Case o’ The Week: With Third’s Retreat, Ninth Becomes a (Staten) Island on Enhanced Sentencing Proof
In a decision that has sparked much blog commentary, Judge Berzon (left) and some helpful government concessions save the “clear and convincing” standard after Booker. United States v. Staten, __ F.3d __, 06 Cal. Daily Op. Serv. 6211 (9th Cir. June 7, 2006), decision available here.
Players: Hon. Marsha “Booker” Berzon.
Facts: Staten helped her boyfriend carry a microwave into one of two motel room she had rented. 06 Daily Cal. Op. Serv. 6211, 6216. Boyfriend had assembled meth-making gear there. Id. They were busted, and because of the “perceived hazardous environment” several motel rooms were evacuated. Id. Staten pleaded guilty. At sentencing, a government expert said meth labs were generally dangerous. Staten was hit with a (contested) fifteen offense level increase because the district court found the manufacture created a “substantial risk of harm to human life or the environment.” Id.
Issue(s): “[Staten] argues that the district court erred in determining that the evidence presented at the sentencing hearing and the facts established in the PSR support application of the section 2D1.1(b)(5)(B) substantial risk of harm enhancement.” Id. at 6219.
Held: “Conducting the requisite review of the post-Booker application of the Guidelines in this case, we conclude that the district court failed properly to take account of the appropriate factors when applying the Guidelines section 2D1.1(b)(5)(B) enhancement for creating a substantial risk of harm to human life or the environment.” Id. at 6215.
Of Note: In the Ninth Circuit blog, Sady ably chides the Court for what it didn’t do – tackle the important and unresolved “reasonable doubt” issue. Nonetheless, the Ninth’s pre-Booker “clear and convincing” standard thankfully survives: “We agree with the government that the clear and convincing standard still obtains for an enhancement with an extremely disproportionate effect, even though the enhancement now results in the calculation of an advisory rather than a mandatory Guidelines sentence.” Id. at 6228.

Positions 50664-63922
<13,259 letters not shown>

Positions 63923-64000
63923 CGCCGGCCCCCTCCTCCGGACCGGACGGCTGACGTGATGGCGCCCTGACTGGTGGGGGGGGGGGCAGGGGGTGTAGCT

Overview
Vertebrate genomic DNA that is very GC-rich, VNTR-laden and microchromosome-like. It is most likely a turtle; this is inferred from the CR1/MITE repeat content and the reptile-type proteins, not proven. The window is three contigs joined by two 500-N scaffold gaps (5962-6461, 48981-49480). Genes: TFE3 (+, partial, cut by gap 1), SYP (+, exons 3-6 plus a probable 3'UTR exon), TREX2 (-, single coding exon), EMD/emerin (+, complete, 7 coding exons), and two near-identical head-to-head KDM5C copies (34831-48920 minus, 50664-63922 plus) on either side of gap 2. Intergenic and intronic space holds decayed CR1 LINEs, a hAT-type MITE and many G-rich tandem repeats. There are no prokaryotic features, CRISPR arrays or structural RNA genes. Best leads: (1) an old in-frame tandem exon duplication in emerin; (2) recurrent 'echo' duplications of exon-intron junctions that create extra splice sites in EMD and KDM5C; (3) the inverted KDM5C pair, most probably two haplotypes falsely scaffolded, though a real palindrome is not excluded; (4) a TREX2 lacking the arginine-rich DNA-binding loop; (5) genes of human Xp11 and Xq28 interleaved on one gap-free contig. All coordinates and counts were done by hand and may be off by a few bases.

This means that the Ninth’s admirable Restrepo line is still alive and kicking – even though the Third Circuit case that fathered this jurisprudence was killed off by that Circuit on the very day that Staten was issued. See Berman’s blog here. Third Circuit defenders take solace, the ghost of Kikumura lives on.
Thankfully, unlike the defense bar prosecutors never talk to one another. Third Circuit AUSAs challenged enhanced proof requirements at sentencing after Booker – simultaneously Ninth Circuit AUSAs conceded enhanced proof requirements survive Booker. Nice. God help us all if DOJ and the USAOs ever discover e-mail.
Is federal sentencing law is a mess? You betcha: read Berzon’s candid acknowledgment of the standard of review chaos in the Ninth. Id. at 6220-21 & n.3. She ably identifies – then ducks – the problem.
How to Use: Prof Berman snags the best quote from Staten: “As the concern with accuracy remains critical, so does the concern that enhancements having a drastic impact be determined with particular accuracy.” Id. at 6320. If your client faces a big Guidelines bump with shaky evidence, read Sady’s post, raise reasonable doubt, then quote Staten heavily for the “clear and convincing” standard and the emphasis on accuracy in sentencing.
For Further Reading: “Those who can't do, teach. And, as Woody Allen says, those who can't teach, teach gym. And, as I say, those who can't teach gym become experts. That's who we look to for answers these days – the biggest friggin’ idiots in the world.” Roseanne Barr, here.
Roseanne’s right, and the Ninth agrees (sort of).
Last week, in Rios, the Ninth (Berzon) rejected government expert testimony as sufficient evidence to support a Section 924(c) conviction. See blog here. In Staten, the Ninth (Berzon) rejected the government expert’s testimony regarding the general dangers of meth labs as sufficient proof for the enhancement. Staten, 06 Cal. Daily. Op. Serv. at 6224-26.
Two Berzon cases may not a “trend” make, but it does seem the veneer on government experts is showing a little wear, of late.
Steven Kalar, Senior Litigator N.D. Cal. FPD. Website available at www.ndcalfpd.org